There was something of a greater determination about our final day in North Norfolk as for instance where else during the year would we be likely to see a Pallid Harrier and for that matter a Shore Lark save for a second visit here! In an attempt to fit everything in our intent would be to approach the day geographically, starting at
First Light Thornham
just a few miles down the road from our digs. There, the fortunes were both good and bad as just a single
was located 'on call' but only seen on the wing.
The second, a return to Holkum Gap, was a far more daunting prospect
as again there would be
'hundreds', if not 'thousands',
of acres of sand dunes, mud flats and foreshore
to search with the latter lending some light relief by way of
a couple of dead
ATLANTIC GREY SEAL
plus an enormous number of Norfolk
but there was an agreement that we would try our luck to the West as we had covered the East side previously. My effort alone had been to cover an estimated 1½ miles in a zig-zag search but Dave
must surely have covered double this and was now well out of sight.
Let the Search Begin
Turning to return, but not via the outward track, there was no more than a modicum
of fluttering movement from the Marram Grass up ahead which soon turned into c5
which by the time Dave arrived
had manifested themselves into c9.
As if one of the genus were not enough, soon after a small party of
also arrived but soon after it was time to move on.
With the wind speed increasing and seemingly a stronger likelihood of rain,
we took just a 5 minute break sat on the sand dunes while taking the opportunity to
record the perpetual rotations of the
OFF-SHORE WIND FARM
and a naturally wind blown
Seems my 'Street Cred' had been re-found but it wasn't long before
there was more, as glancing skywards and crying out
"Oh look David there seem to be c2 Flipping great
circling right over our Flipping heads",
or words to that effect,
which didn't land.
(for illustration only)
Was it my turn to be on a roll?
As we entered the car park there was an ancient but well preserved
doubling as a coffee and cake stall and we were both sorely tempted.
We should have taken a photo of both it, and the lady within, as a jolly sole who had
us in stitches for the 10 to 15 minutes we were in her company.
But armed with a beverage, a hunk of Fudge and Banoffee Pie plus
a dense slice of Cadbury's Cream Egg Cake, there was just time to sign up to
F.F.B's. 'R' US
before discussing the prospects of finding Ruff before leaving Lady Anne's Drive for the final time.
Our teeth hadn't sunk into the tart before a small 'trip' of c12
zipped past at break-neck speed and quickly disappeared from view.
One from the archive for illustration.
Satiated, it was time to leave for a third and final attempt at the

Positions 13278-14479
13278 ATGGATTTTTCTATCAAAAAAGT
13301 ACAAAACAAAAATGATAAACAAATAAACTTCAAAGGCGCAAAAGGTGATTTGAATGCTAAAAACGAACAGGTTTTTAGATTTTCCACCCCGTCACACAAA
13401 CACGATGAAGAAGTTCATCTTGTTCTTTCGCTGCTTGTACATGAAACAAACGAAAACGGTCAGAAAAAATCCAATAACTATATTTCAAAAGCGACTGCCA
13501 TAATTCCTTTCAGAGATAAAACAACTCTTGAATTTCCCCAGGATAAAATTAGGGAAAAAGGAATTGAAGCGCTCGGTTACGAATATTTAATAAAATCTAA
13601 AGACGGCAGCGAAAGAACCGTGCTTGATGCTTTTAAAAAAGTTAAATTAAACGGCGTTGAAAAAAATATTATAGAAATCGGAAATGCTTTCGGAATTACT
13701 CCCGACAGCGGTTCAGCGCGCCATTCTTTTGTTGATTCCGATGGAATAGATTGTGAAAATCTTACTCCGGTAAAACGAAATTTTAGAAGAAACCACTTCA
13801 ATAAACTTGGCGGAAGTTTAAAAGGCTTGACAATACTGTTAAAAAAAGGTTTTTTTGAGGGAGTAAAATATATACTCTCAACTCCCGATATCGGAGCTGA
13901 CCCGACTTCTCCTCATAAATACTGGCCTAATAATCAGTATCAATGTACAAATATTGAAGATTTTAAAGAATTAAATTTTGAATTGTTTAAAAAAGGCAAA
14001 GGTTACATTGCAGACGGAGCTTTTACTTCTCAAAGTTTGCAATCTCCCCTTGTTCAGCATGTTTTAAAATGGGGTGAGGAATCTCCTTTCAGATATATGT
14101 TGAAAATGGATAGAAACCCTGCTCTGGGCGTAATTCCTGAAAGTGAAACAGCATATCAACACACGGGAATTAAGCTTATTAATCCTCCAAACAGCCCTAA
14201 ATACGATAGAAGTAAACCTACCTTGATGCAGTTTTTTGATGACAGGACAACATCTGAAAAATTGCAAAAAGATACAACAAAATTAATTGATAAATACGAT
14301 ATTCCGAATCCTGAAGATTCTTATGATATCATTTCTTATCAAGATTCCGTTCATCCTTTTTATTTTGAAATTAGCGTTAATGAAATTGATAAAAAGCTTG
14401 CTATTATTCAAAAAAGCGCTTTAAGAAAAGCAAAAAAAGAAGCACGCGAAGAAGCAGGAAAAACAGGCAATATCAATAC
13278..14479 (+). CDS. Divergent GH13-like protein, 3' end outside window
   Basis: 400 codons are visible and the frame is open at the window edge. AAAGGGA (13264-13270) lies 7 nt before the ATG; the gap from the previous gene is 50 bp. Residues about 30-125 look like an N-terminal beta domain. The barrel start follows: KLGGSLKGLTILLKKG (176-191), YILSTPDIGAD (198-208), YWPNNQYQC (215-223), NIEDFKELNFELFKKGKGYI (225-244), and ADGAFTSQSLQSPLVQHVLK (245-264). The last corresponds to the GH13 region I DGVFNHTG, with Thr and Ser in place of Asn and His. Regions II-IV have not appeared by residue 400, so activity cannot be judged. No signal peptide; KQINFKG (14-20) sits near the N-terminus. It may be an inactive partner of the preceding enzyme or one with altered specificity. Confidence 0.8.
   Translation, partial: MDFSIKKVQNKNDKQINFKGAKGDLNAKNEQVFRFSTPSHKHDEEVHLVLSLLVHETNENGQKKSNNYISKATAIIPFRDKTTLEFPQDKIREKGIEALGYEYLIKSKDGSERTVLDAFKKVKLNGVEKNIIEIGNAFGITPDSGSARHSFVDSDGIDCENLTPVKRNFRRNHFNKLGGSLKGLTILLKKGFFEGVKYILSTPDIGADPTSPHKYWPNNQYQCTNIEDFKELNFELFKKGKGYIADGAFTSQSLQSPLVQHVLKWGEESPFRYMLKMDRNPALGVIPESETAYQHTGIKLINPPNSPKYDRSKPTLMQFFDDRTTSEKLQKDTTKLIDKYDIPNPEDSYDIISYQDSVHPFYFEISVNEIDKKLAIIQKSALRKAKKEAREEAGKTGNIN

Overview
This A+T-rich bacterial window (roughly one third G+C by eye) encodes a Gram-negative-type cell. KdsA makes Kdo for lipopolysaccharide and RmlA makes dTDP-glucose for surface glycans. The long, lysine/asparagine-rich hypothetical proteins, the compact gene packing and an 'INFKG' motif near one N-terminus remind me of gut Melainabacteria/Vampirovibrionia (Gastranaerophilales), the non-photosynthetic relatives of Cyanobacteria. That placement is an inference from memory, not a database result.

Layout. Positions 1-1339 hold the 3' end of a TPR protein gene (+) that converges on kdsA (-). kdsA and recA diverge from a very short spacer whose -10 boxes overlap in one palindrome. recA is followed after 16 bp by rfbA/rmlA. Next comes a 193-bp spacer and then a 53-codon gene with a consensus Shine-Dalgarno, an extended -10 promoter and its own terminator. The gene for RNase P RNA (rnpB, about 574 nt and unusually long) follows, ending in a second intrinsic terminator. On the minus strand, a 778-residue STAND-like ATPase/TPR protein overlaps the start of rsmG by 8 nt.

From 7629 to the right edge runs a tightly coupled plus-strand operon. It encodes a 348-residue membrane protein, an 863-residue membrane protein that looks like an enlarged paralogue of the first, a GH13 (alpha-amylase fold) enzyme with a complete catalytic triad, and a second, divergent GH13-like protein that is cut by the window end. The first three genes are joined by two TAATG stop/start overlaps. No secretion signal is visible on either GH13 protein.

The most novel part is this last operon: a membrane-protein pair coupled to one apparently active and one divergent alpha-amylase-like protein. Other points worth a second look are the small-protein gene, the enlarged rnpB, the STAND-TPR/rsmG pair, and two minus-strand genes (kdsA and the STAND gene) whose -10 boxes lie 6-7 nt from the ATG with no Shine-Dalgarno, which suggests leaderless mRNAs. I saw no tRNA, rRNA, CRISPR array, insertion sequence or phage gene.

Harrier from the East
but our departure coincided with both a cloud burst and a tweet informing
that the bird had been 'pinned down'.
Through Wells-Next-the-Sea with its most impressive
and a number of other now familiar villages, we arrived on site in pouring rain to find the
perched atop a hedge and
making just short flights around the adjacent fields.
A CERTAIN CASE
'THIRD TIME LUCKY'!
(both of these images have been 'borrowed' from Wiki for illustration)
As George Harrison once said,
"all things must pass"
(especially good time which disappear all to quickly)
but it was time to start heading South and West, but not before 2 more stops.
The first was a return to the dismal surroundings of the
Thetford Industrial Estate
where once again the Caspian Gull was absent,
and then on to the far more quaint surroundings in the village of
and well worth it if only for this magnificent 17 Arch Bridge.
Originally built in the Early 15th Century of lime and sandstone, it underwent
significant changes in the 19th Century both widening and replacing much of the
stone with red brick and spans the
River Great Ouse.
Also something of a much more minor spectacle and far more
maintenance friendly, was this
FIELD OF CURLY KALE
but there were far more important things on hand, a
which is being well fed and puts on a fine display for those lucky enough to see it!
caught onboard the
Floating Oil Production Platform Buchan Alpha (North Sea)
It was cared for until the arrival of the next helicopter when it was
transported to Aberdeen, then onward to Cove where it was 'ringed'
and released to the delight of an appreciative crowd.
Our final sighting of the trip was this eye-catching
3 video clip Links © David Foot of the
Pallid Harrier (juvenile female)
Pallid Harrier (juvenile female)